Investing The Hard Way: Short Plays in the Gambling Sector
This week, the S & P 500 – an index of 500 of the most important publicly traded US stocks – rose past 1400 for the first time since June 2008, before the harrowing days of the credit crisis.
The US stock market has moved steadily higher in 2012, defying critics who question why the market has doubled in three years. European debt worries, soaring gas prices, weak consumer confidence, and the prospect of a divisive US presidential election between two relatively unappealing candidates have done nothing to slow down the bull market.
Gambling stocks have benefited from the improved market; the BJK exchange traded fund, which comprises a number of gambling stocks from around the world, is up nearly 20% year-to-date and up some 35% from its lows in early October.
The recent strength in gambling stocks, however, makes them a prime candidate for short sales by investors who believe the market rally will end in the near future. Selling a stock short entails borrowing shares of that stock, selling them into the open market, and then predicting that the stock price will fall, allowing an investor to repurchase them at a lower price, keeping the difference as a profit. The purpose of the trade is to select stocks that are predicted to fall in value, and to take advantage of the decline in price. A short sale is simply a bet against a stock.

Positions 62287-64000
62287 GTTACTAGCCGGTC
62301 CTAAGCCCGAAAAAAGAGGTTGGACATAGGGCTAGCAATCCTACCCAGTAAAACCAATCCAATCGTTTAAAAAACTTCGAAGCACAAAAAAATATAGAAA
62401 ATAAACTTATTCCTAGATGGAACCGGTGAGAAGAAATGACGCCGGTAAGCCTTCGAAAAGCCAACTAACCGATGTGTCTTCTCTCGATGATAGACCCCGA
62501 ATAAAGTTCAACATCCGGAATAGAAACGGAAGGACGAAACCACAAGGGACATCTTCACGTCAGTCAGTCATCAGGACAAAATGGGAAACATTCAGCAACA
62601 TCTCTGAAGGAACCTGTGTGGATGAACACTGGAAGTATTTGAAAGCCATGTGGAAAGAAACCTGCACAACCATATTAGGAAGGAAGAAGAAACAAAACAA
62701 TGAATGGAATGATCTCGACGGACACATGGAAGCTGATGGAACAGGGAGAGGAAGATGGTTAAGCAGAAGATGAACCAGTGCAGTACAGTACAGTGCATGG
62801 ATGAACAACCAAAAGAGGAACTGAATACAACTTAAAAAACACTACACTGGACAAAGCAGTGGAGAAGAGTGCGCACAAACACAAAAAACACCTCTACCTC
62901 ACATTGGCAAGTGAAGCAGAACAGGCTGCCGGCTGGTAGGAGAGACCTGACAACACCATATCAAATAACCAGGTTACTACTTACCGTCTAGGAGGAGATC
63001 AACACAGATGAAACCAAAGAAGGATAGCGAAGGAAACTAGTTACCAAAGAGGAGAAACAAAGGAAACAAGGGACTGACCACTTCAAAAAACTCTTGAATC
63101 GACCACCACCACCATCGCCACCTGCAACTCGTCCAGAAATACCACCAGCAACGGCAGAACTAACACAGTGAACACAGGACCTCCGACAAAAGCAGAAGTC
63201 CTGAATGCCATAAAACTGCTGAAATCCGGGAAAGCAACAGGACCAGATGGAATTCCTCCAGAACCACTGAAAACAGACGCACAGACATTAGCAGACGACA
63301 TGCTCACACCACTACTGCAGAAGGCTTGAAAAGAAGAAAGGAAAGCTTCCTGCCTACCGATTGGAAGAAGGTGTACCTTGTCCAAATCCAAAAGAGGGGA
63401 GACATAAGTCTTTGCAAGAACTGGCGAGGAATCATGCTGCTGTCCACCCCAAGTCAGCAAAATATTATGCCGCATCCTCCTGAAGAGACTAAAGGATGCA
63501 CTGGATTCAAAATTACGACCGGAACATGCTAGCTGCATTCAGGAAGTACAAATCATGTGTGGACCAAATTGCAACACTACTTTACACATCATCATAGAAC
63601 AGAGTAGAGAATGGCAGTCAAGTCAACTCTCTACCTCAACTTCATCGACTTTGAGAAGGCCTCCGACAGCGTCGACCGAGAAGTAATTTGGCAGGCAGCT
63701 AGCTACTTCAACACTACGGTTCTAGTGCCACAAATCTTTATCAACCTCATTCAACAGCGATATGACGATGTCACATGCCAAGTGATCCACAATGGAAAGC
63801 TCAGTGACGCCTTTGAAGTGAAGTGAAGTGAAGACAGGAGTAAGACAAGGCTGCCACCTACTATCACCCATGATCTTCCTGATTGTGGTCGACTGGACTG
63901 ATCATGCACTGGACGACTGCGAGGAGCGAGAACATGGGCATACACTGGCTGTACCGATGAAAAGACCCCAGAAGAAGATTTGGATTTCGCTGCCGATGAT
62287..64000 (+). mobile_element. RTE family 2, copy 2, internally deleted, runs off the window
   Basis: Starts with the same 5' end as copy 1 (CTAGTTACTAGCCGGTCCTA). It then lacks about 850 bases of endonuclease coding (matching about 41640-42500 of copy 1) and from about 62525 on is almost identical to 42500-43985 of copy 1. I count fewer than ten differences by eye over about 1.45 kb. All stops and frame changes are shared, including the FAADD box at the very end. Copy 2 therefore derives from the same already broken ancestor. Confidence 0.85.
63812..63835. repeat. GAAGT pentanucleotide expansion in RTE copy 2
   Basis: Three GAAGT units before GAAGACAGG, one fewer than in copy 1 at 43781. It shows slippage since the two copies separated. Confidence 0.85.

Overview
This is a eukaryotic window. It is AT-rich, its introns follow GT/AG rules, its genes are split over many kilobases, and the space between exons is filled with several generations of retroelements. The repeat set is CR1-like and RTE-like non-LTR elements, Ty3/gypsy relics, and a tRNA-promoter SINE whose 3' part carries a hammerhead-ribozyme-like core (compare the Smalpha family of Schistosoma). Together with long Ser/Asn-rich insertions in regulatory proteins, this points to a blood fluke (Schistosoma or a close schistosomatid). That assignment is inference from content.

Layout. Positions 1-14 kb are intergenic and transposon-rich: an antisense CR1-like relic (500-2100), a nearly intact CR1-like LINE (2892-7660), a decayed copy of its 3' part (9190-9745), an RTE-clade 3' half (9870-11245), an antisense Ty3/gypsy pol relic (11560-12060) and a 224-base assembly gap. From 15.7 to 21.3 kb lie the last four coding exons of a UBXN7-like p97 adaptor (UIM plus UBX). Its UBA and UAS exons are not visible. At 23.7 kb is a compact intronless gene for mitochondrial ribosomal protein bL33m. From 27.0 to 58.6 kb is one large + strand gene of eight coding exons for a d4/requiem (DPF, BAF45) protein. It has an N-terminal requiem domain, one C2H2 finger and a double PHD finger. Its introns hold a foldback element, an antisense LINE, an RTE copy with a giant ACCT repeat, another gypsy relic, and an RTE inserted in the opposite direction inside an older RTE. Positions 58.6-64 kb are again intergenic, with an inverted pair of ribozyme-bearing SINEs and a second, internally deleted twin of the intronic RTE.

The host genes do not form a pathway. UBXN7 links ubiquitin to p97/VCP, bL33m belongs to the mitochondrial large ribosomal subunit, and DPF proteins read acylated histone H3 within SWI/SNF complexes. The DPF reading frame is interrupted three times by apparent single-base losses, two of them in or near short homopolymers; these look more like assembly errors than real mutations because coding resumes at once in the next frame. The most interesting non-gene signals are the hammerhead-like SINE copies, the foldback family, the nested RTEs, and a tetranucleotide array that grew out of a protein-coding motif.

As an example: an investor sells short (or “shorts”) 100 shares of ABC stock at $10 per share. He borrows the 100 shares, selling them for a credit of $1,000. If ABC drops to $9, the investor can then purchase 100 shares for $900, return those shares to the original holder, and earn $100 on the trade.